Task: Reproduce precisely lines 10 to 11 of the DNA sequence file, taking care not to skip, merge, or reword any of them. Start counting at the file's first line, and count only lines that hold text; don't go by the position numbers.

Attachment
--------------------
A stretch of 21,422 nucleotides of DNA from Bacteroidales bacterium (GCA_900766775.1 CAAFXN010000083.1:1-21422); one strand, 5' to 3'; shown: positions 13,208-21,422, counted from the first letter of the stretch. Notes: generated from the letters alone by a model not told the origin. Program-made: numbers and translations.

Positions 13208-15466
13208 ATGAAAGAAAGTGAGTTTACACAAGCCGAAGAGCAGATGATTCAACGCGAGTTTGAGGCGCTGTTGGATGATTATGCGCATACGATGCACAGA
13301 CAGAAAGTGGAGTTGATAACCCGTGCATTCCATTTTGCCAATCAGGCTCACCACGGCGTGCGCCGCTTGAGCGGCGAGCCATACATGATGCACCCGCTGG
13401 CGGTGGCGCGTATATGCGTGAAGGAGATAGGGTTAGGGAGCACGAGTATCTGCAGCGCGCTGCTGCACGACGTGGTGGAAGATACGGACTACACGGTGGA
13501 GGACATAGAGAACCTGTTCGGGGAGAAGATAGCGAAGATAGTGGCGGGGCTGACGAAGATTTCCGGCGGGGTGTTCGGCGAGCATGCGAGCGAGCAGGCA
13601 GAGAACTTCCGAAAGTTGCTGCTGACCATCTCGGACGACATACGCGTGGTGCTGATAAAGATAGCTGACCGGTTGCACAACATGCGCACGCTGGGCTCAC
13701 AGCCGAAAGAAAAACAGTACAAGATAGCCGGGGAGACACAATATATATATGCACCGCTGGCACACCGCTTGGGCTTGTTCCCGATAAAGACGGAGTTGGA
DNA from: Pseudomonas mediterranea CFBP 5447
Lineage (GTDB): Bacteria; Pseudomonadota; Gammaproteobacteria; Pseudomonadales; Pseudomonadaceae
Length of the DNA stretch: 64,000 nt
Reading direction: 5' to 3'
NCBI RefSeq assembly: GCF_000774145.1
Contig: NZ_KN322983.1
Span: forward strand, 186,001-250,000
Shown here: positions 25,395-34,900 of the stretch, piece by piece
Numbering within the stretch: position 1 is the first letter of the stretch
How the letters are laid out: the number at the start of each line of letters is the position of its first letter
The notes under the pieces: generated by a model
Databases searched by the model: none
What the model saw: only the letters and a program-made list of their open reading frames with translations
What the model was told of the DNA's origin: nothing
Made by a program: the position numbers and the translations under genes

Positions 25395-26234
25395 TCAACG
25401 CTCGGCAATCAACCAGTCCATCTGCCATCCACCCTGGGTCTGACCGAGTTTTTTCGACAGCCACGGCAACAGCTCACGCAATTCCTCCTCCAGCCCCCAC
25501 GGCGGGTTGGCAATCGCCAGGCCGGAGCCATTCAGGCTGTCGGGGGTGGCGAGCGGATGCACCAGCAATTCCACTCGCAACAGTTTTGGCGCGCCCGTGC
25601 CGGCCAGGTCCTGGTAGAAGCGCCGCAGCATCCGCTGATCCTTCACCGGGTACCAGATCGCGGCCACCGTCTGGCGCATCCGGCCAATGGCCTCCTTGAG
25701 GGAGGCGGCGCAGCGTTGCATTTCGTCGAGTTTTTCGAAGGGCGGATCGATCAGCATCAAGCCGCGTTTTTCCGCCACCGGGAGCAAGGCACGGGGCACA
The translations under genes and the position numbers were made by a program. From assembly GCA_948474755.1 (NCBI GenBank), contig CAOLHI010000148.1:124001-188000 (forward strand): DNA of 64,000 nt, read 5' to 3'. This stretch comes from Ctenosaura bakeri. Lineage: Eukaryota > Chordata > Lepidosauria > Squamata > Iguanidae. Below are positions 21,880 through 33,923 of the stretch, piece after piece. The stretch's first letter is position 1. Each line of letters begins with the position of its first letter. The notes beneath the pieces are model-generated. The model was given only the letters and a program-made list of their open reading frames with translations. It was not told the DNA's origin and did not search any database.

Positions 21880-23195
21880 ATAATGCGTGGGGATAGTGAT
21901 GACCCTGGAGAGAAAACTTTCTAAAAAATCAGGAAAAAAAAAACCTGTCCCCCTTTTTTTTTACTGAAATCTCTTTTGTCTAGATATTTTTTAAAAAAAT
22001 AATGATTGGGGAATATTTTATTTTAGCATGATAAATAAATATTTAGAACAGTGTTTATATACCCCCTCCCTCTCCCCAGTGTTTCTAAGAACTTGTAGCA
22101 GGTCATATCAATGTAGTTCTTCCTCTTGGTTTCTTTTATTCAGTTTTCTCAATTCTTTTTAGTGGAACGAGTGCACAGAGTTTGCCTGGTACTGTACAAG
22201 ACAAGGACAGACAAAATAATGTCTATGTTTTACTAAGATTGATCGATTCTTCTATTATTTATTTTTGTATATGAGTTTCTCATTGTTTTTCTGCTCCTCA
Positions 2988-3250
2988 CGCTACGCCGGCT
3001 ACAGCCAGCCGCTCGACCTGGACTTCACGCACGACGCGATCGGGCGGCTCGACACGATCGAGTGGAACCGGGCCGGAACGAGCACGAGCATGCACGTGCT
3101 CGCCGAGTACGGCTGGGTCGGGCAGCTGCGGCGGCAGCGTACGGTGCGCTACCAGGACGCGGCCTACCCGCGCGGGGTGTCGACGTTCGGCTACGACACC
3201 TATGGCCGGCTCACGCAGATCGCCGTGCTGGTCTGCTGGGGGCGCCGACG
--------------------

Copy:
Lineage (GTDB): Bacteria; Pseudomonadota; Gammaproteobacteria; Pseudomonadales; Pseudomonadaceae
Length of the DNA stretch: 64,000 nt